Summit County’s sales taxes not lauded by all
October 25, 2016
The two sales tax proposals being lauded in Summit County as the most fair and equitable way to generate revenue for transportation have received little pushback from the community.
Several residents have expressed concerns about the distribution of the funds and the projects the money will support at many of the recent public meetings, but most have still said they would vote in favor of the increases. However, the Utah Taxpayers Association and local resident Josh Mann recently voiced their concerns over the initiatives in interviews with The Park Record.
The Mass Transit Tax and the county-wide tax option would each add .25 percent, or one cent for every $4 spent, to the countywide sales and use tax. The taxes would not apply to unprepared foods or gasoline and officials estimate that nearly 50 percent of the sales tax collected would come from visitors. Each new tax, referred to on the ballots as Propositions 9 and 10, would annually generate more than $4 million.
Officials have said the revenues could be used to expand transit service, including to the eastern part of the county, and for intersection improvements and dedicated transit lanes on State Roads 224 and 248.
Mann, who has lived in Jeremy Ranch for nearly seven years, said it appears the community is pushing government leaders to "find a solution right now when really there isn't a great solution."
"I feel for our City and our County Council because they are being pressured to find solutions, but I don't think that is reason enough to do something for something's sake," Mann said. "If there was a magical solution, they would have already found it."
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Mann admitted he doesn't use the bus and probably won't even if the system is improved, adding "I don't see a lot of community members riding it either." Rather than expand the entire system, he suggested implementing express busses to shuttle people to the resorts on busy snow days.
"What I would really like is for us to hold off on this. Let's not do something for something's sake," Mann said. "Maybe we make some short-term plans and see if people will ride buses to the resorts on weekends. If they are, maybe we build from there. But a sales tax to try and just do something could have some negative impacts on all of us."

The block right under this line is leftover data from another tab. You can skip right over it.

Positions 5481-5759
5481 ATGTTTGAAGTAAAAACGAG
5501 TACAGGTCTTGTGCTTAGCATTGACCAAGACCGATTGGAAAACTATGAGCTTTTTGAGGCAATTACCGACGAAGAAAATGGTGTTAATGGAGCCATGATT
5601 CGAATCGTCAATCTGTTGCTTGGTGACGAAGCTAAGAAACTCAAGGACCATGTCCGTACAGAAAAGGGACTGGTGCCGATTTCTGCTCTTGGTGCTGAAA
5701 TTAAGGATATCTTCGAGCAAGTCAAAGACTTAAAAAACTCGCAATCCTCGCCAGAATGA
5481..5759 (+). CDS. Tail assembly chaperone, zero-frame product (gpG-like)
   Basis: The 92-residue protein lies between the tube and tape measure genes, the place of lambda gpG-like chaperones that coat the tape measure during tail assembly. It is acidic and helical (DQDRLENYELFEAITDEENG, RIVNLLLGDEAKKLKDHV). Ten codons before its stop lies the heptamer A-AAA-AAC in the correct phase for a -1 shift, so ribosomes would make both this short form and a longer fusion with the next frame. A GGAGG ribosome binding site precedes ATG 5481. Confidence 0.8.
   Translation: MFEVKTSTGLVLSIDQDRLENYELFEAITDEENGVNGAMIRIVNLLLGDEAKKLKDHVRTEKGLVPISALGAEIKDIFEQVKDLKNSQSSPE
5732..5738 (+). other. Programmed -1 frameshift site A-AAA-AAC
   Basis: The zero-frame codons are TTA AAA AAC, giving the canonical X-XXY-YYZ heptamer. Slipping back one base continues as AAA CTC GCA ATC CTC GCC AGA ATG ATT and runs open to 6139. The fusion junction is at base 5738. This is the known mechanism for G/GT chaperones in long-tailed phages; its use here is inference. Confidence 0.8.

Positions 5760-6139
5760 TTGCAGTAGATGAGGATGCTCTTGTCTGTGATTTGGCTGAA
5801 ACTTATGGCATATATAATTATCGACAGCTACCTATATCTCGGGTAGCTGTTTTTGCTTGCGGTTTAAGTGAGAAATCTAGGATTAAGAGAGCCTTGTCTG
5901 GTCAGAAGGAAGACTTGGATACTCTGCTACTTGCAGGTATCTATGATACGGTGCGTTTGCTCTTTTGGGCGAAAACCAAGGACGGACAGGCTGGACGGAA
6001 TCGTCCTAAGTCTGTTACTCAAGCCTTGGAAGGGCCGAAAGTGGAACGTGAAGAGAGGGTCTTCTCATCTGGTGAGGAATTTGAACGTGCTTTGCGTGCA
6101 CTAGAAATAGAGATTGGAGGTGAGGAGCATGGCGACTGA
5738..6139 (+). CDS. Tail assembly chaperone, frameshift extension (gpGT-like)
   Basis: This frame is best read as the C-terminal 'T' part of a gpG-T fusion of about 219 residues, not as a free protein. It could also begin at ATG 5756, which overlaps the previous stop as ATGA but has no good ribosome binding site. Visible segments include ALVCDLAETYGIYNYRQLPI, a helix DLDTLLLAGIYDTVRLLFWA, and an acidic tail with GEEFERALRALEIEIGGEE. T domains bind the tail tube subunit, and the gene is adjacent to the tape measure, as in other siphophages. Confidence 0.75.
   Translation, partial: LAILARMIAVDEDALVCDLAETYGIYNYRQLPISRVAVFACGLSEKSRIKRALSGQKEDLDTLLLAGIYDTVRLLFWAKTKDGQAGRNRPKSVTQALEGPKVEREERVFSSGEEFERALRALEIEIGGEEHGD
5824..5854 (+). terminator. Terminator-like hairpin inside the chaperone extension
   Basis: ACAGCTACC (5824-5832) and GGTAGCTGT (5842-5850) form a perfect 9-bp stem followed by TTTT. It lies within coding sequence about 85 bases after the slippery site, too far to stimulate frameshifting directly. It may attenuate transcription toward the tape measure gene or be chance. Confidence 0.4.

Mann said he was is also worried the money will be used to purchase the Cline Dahle parcel near Jeremy Ranch Elementary School for a park-and-ride lot. The county is currently considering purchasing the property.
"My kids will go to Jeremy Elementary School in the next few years and I already see the huge amount of traffic so I am very worried that this enables our leaders to build a park-and-ride there," Mann said. "My No. 1 concern is I am afraid if we pass this it will enable them to purchase the land and that's enough reason for me to say I'm not going to give you enough rope to hang us all with."
Billy Hesterman, vice president of the Utah Taxpayers Association, said while organization has not taken an official stance on the propositions "we do have concerns when sales taxes are used to pay for transit and transportation."
"Roads should be paid for by the users," Hesterman said. "When you put it in the sales tax, you are taking it out of the user's responsibility. We would rather see the counties across the state send a message back to the Legislature to look at other options, such as increasing the gas tax or look at doing a mile-traveled program because then we are truly seeing the reflection of those who are paying for it.
"I think this sounds like nice packaging: you are not paying for this it's the guys who are coming in to town," he said. "But, I'm still paying for it if I'm a Summit County resident so I will be seeing it too."
The Park City Chamber/Bureau, however, strongly supports the initiatives. Bill Malone, president and CEO of the Park City Chamber/Bureau and treasurer of the Keep Summit County Moving committee, said the organization has been heavily involved in the conversations about managing the area's traffic.
Malone said the organization's involvement in those discussions encouraged members to consider what the county could do to improve mobility on a permanent basis.
"We kind of looked at it from the local, visitor and workforce side of this and a sales tax increase was the most fair and equitable way to have dollars come from visitors and not put every dollar on us locals," Malone said. "But with this, we still have a dog in the fight."
Propositions 9 and 10 will appear on the ballots that many voters have already received. Return ballots must be postmarked by Nov. 7, the day before the General Election.
For more information about the transportation initiatives or projects, go to http://www.letsgosummit.com/.
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